Magda Alexander | Facebook | Website

Offline Nikki Pink

  • Status: Madeleine L'Engle
  • **
  • Posts: 88
    • View Profile
- Summary of the idea, usually about a page in length.
- Break the summary down into sections and give more detail of what should happen in each section.
- Break the sections down into chapters, so I know exactly what I will have in each chapter.
- Start writing.

I have my "notes" doc and my "manuscript" doc up side by side on the screen when I write. As details or scenes pop into my head, I go into my "notes" doc and add them in where I need them. The general outline stays the same, but the chapters end up growing and including what I need to make it work. That's my madness, anyway. ;)

Sounds good. Kinda like th Snowflake method but without quite so many steps =)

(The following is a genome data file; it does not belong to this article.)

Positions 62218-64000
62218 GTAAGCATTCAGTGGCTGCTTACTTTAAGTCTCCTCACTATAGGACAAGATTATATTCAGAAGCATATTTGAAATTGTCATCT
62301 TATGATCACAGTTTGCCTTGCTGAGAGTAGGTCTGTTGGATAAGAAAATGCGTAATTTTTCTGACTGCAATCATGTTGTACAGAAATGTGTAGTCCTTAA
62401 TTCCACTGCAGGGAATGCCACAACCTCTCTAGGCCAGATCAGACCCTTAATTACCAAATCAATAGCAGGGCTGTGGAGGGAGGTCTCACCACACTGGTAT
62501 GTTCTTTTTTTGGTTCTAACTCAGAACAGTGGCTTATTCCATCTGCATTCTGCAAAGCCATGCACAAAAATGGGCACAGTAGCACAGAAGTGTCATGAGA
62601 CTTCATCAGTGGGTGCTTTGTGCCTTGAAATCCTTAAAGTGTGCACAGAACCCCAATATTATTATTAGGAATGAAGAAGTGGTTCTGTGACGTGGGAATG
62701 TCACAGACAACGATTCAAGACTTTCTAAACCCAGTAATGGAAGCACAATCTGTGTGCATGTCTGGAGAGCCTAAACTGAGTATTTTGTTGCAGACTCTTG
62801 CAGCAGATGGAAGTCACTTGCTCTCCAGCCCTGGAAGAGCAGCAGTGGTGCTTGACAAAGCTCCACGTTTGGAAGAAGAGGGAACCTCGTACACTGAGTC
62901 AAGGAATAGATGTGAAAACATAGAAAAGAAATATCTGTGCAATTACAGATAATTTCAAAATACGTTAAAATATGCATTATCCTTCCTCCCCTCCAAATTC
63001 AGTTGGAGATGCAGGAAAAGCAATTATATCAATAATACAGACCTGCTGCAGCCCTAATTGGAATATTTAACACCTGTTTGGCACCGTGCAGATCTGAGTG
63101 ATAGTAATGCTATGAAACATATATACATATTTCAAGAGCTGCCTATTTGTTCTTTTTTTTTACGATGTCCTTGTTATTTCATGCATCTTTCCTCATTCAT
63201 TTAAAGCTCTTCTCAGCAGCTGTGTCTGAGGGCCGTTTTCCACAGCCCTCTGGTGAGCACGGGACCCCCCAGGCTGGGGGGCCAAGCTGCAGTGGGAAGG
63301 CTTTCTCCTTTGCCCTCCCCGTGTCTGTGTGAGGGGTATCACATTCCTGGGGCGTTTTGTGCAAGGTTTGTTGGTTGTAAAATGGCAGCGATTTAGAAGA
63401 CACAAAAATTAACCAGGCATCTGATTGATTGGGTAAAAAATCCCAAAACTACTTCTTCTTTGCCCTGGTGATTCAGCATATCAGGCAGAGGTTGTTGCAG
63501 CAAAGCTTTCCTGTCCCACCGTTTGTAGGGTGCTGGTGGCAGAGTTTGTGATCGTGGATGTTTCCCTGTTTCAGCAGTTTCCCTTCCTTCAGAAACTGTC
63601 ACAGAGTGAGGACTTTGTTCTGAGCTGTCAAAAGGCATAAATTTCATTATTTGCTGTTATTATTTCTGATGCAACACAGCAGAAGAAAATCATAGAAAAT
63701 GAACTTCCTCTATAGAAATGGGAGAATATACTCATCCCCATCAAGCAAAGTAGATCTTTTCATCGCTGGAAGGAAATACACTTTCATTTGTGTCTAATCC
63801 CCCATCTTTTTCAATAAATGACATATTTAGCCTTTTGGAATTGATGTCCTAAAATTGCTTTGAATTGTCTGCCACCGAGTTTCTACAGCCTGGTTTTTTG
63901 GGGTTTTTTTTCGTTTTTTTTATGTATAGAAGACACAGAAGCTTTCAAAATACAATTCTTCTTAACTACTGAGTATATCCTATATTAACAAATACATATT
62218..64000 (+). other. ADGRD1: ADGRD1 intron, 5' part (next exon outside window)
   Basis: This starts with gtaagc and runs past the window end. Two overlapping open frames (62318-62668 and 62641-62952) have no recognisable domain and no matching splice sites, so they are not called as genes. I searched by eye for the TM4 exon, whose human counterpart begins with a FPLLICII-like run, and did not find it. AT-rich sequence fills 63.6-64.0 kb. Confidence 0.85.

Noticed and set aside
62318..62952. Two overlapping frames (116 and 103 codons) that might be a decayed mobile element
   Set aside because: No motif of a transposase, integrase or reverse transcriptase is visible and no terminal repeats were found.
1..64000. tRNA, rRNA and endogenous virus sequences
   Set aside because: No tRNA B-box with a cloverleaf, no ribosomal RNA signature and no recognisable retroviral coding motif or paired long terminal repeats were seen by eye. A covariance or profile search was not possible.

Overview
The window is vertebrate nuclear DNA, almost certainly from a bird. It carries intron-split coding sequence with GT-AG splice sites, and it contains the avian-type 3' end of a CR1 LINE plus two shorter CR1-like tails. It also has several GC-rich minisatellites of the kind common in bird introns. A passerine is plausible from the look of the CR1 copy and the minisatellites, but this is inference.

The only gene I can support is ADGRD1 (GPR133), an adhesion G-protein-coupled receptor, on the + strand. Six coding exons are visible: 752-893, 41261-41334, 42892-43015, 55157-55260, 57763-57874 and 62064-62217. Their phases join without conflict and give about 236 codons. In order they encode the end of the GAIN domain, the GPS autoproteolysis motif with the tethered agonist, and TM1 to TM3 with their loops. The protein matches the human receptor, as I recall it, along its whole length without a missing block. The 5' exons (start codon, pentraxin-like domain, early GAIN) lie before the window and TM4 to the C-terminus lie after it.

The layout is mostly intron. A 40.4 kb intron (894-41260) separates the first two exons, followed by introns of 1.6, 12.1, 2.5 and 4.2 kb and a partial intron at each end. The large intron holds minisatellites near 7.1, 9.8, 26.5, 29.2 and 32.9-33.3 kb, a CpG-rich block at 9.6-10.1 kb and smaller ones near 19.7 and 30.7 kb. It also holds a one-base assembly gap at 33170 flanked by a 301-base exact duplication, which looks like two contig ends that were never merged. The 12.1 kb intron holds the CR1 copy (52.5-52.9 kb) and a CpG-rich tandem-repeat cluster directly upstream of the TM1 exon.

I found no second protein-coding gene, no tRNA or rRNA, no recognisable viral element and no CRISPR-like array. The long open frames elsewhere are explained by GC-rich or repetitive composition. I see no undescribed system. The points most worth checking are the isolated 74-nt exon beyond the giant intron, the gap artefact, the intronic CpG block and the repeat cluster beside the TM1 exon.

I think I'll try this next =)

Offline Nikki Pink

  • Status: Madeleine L'Engle
  • **
  • Posts: 88
    • View Profile
I write the set up for the beginning, the set up for the ending on two separate cards and put them at opposite ends of our very long kitchen/living room.  I write any other ideas for scenes I've had onto cards too and drop them into the line and move them around.  Scrawl other ideas for scenes as I look at it.  Then I 'walk' the plot from end to end.  I try to visualise it as if I were riding a rollercoaster - the build, the build and the ARGH! drop! etc.  If anyone comes around to visit at this point then my home looks like one of those 'lair of a psycho serial killer' rooms from the movies.